Obituary of Nathaniel P. Banks
Obituary of Nathaniel P. Banks. Hobart Gazette, page 4, Friday, 13 May 1927.
Nathaniel P. Banks was a native son of Ohio and an adopted son of Indiana. he was born in Lake county, Ohio, Sept. 25, 1845, and in paternal line was of Holland-Dutch lineage. He was the youngest son and one of twelve children born to Orin and Olive (Brown) Banks who emigrated to Laporte county, Indiana, 1845, and to Lake county, Indiana, in 1852 where Mr. Banks was raised and educated and ever since resided, nearly three quarters of a century in Hobart township. When little past 16 years of age, Mr. Banks enlisted in Miller's Chicago Battery and saw three years of active service in the various campaigns of the Middle West. He held the rank of sergeant the last year of service and was called the "kid of the company." He was in the great battle of Chickamauga and was also at Chattanooga. His command was a part of the Fourth Army Corps, to which a large share of the credit for the defeat of Hood's army was given. In one battle, Mr. Banks was the only man left alive at the guns. He returned home after three years' service, at the age of 19, having received an honorable discharge. He was in 17 important battles and 34 skirmishes and was never wounded or even scratched. Upon his return from the service, he attended high school and engaged in teaching for several years.
On Feb. 14, 1869, he was married to Clara Eliza Chandler and to this union were born six children, three of whom and the good mother having preceeded him in death, Mrs. Banks having died Jan. 9, 1921, Marian, Nov. 20, 1880, Mary Scholl, March 29, 1907, and Carrie, Sept. 24, 1914. Three daughters survive, Mrs. Myrtle Iddings of Lowell, Mrs. Bessie Idle of Dowagiac, Mich., and Mrs. Flora Naumann of Hobart.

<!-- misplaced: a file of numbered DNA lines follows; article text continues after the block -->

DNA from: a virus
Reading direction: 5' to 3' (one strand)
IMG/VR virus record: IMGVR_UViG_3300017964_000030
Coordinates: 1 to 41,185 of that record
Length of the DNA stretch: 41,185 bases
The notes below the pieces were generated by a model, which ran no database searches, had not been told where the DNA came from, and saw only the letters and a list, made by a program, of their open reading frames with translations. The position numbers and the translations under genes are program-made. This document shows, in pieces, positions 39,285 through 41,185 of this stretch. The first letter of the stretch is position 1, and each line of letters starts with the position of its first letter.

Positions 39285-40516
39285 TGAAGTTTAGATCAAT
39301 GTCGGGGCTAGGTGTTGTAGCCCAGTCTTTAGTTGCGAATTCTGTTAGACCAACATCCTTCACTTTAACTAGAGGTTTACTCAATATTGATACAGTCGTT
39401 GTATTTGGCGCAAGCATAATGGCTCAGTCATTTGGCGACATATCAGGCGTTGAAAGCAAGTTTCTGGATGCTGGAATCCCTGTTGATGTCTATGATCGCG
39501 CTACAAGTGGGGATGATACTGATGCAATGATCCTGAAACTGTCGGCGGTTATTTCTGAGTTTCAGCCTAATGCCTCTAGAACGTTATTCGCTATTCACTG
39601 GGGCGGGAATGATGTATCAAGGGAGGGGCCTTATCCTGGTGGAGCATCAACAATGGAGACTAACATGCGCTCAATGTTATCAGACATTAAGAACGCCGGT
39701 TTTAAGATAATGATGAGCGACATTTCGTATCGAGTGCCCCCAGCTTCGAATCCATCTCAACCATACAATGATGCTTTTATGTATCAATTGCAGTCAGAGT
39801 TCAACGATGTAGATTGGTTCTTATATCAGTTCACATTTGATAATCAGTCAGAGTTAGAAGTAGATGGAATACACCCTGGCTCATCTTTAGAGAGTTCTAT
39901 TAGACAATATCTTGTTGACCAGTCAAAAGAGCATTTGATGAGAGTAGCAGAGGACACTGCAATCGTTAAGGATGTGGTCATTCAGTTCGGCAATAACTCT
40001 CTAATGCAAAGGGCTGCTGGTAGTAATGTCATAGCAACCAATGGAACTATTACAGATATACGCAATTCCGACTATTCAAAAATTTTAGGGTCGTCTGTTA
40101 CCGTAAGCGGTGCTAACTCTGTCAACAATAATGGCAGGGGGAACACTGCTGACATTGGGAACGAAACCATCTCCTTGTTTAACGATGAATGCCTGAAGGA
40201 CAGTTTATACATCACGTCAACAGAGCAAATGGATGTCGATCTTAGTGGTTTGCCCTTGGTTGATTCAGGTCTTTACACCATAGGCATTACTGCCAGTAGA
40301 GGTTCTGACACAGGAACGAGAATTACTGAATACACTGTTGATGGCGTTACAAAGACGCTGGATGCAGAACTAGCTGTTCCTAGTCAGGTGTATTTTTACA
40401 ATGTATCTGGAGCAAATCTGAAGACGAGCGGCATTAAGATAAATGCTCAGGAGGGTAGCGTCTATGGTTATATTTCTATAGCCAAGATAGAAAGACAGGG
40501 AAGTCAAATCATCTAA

After his marriage, Mr. Banks located upon the farm southwest of town and engaged in farming. This home was widely known for its good cheer and hospitality. Mr. Banks was a most agreeable host and enjoyed entertaining his friends. They resided on the farm until 1909, when the family came to Hobart to live and soon thereafter built their new home on the east banks of Lake George, a commanding spot for a view up the river.
Mr. Banks served as township trustee for about five years in the late 90's and the plan of hauling high-school children to Hobart was his conception. During his administration the first gravel road in the 10th congressional district was built in Hobart township from the Clinton corner, through his farm to Hobart and on to Lake Michigan. He was one of its staunches [sic] advocates and soon thereafter he brought about the establishment of the first rural mail route. It was during this period of his civic activity that Mr. Banks became a stockholder and director in the First State Bank and later its president, being interested in that banking institution for about 23 years.
Politically, he was a staunch republican and always took an active part in his party's affairs. He never forgot his relations with the old soldiers and took a warm interest in G. A. R. circles. Neither did he slight the farternal [sic] side of life, being an Odd Fellow, a Mason and an Eastern Star.
Mr. Banks was prominent in agricultural affairs throughout the county for many years and was a director and secretary for Lake County Farmers' Mutual Insurance Co.
His was a life well lived, active and progressive, and we doubt if ever a man enjoyed to live more than he and his achievements will benefit the future.
The funeral was held Monday, May 9, and was in charge of Hobart Post, American Legion. The remains were taken to the Methodist church at 1 o'clock and lay in state for one hour, when religious services were conducted by Rev. V. B. Services of Culver, a former pastor in Hobart, assisted by Rev. G. F. Craig of Hobart and Rev. E. A. Dougherty of Lowell. Interment was made in Hobart cemetery.